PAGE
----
by Gerald Boerner
We continue to examine Renaissance Architecture in Italy with the consideration of a sample of the architects during the different periods of the Italian Renaissance. During these periods we have looked at the work of Brunelleschi, Bramante, Raphael and Michelangelo. Their work produced some of the unforgettable works of the Renaissance, including those in Florence, Venice, and the Vatican.
Tomorrow we will examine how these influences transitioned to the Baroque period and then spread beyond Italy to other art centers in Europe. Join us for that examination. GLB
“A man of eighty has outlived probably three new schools of painting, two of architecture and poetry and a hundred in dress.”
— Lord Byron
“All architecture is great architecture after sunset; perhaps architecture is really a nocturnal art, like the art of fireworks.”
— Gilbert K. Chesterton
“All architecture is shelter, all great architecture is the design of space that contains, cuddles, exalts, or stimulates the persons in that space.”
— Philip Johnson
“All the revision in the world will not save a bad first draft: for the architecture of the thing comes, or fails to come, in the first conception, and revision only affects the detail and ornament, alas!”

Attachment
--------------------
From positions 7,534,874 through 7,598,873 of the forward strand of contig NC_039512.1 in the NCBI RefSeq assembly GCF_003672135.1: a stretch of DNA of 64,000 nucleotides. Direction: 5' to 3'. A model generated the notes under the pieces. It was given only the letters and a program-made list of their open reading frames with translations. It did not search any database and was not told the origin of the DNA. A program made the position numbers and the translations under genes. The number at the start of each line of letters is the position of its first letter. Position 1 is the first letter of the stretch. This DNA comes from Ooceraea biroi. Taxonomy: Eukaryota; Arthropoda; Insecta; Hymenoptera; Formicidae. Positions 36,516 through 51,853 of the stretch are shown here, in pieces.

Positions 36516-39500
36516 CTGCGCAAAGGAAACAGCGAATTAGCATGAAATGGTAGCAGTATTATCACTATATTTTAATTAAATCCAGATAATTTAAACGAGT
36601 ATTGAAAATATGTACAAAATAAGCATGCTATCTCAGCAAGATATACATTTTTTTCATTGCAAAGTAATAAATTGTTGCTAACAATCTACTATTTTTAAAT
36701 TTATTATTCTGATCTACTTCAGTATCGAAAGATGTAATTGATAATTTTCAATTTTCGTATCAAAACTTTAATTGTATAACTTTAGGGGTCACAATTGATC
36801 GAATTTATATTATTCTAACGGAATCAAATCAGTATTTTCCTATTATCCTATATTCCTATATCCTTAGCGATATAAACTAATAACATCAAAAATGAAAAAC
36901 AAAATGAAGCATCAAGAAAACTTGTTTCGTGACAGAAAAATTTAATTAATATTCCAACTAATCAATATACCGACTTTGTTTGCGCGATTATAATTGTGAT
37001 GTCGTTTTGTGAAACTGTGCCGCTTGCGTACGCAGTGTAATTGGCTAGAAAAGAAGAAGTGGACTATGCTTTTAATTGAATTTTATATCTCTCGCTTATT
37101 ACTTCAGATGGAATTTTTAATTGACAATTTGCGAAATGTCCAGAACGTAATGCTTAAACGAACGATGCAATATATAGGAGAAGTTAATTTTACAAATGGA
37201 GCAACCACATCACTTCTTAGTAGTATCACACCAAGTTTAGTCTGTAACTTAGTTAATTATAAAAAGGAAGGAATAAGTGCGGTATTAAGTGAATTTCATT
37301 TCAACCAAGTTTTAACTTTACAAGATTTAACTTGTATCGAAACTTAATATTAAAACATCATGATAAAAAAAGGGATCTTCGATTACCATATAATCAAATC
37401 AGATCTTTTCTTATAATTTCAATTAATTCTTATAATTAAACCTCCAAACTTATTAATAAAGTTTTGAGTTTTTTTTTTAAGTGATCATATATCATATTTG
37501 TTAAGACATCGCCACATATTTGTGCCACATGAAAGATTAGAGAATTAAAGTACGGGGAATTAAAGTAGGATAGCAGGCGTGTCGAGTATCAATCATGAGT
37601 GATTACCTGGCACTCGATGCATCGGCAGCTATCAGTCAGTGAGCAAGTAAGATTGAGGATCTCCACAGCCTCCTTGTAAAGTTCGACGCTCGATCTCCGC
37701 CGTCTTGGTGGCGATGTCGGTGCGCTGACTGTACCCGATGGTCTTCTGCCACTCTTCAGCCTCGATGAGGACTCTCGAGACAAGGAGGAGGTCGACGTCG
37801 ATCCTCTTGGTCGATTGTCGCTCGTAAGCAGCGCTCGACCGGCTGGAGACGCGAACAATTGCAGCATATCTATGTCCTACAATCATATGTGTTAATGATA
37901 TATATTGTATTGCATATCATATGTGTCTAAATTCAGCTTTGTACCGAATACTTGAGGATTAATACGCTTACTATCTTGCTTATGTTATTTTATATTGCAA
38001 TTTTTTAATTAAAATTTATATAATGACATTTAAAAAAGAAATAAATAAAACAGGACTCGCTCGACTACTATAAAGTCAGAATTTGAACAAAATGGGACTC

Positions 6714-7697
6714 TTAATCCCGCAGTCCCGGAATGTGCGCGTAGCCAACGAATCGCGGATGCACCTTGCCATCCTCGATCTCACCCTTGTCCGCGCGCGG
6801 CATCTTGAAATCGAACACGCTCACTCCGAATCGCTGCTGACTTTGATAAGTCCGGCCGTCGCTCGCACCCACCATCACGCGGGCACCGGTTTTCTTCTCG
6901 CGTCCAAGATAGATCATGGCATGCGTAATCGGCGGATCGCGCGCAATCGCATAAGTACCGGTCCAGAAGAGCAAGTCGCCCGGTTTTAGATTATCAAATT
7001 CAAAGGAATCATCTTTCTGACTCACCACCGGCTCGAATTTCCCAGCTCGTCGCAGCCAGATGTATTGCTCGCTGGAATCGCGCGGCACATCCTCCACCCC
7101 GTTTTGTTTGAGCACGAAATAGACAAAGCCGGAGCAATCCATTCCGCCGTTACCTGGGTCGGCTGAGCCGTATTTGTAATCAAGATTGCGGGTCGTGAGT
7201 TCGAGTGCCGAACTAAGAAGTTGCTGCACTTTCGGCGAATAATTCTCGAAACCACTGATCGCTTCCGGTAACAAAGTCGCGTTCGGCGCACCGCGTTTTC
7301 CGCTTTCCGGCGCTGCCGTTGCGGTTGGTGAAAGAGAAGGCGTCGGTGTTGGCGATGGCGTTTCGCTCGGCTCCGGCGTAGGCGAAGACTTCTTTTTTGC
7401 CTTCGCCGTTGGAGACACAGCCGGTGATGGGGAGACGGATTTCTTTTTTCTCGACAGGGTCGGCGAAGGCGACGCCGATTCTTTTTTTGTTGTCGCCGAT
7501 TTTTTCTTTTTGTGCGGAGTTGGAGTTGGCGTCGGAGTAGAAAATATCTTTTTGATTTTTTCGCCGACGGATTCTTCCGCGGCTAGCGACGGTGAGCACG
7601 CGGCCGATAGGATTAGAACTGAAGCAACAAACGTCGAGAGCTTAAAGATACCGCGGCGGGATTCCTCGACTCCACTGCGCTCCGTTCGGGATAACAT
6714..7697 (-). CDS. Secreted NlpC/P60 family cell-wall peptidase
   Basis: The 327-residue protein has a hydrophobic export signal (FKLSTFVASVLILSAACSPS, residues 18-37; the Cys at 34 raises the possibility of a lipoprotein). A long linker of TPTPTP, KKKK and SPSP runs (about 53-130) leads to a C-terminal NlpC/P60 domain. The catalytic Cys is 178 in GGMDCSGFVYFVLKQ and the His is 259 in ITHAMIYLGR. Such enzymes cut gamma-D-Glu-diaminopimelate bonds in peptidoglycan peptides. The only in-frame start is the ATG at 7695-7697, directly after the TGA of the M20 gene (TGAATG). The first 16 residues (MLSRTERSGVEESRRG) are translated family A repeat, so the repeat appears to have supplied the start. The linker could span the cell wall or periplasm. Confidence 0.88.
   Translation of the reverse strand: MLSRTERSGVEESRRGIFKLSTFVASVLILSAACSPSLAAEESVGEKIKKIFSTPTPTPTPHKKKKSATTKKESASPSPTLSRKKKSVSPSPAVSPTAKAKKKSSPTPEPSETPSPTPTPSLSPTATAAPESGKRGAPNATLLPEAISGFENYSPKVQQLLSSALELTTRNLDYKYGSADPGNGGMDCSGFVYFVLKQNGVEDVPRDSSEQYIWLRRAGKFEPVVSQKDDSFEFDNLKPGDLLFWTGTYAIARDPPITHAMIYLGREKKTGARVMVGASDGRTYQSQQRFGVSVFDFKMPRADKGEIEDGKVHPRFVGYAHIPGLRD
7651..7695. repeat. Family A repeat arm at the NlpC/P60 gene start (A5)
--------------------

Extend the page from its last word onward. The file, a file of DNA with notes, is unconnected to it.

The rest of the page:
— T.E. Lawrence
“Any architectural project we do takes at least four or five years, so increasingly there is a discrepancy between the acceleration of culture and the continuing slowness of architecture.”
— Rem Koolhaas
“Any work of architecture that has with it some discussion, some polemic, I think is good. It shows that people are interested, people are involved.”
— Richard Meier
“Architecture can’t fully represent the chaos and turmoil that are part of the human personality, but you need to put some of that turmoil into the architecture, or it isn’t real.”
— Frank Stella
“After about the first Millennium, Italy was the cradle of Romanesque architecture, which spread throughout Europe, much of it extending the structural daring with minimal visual elaboration..”
— Harry Seidler
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The Renaissance: Renaissance Architecture (Part 2)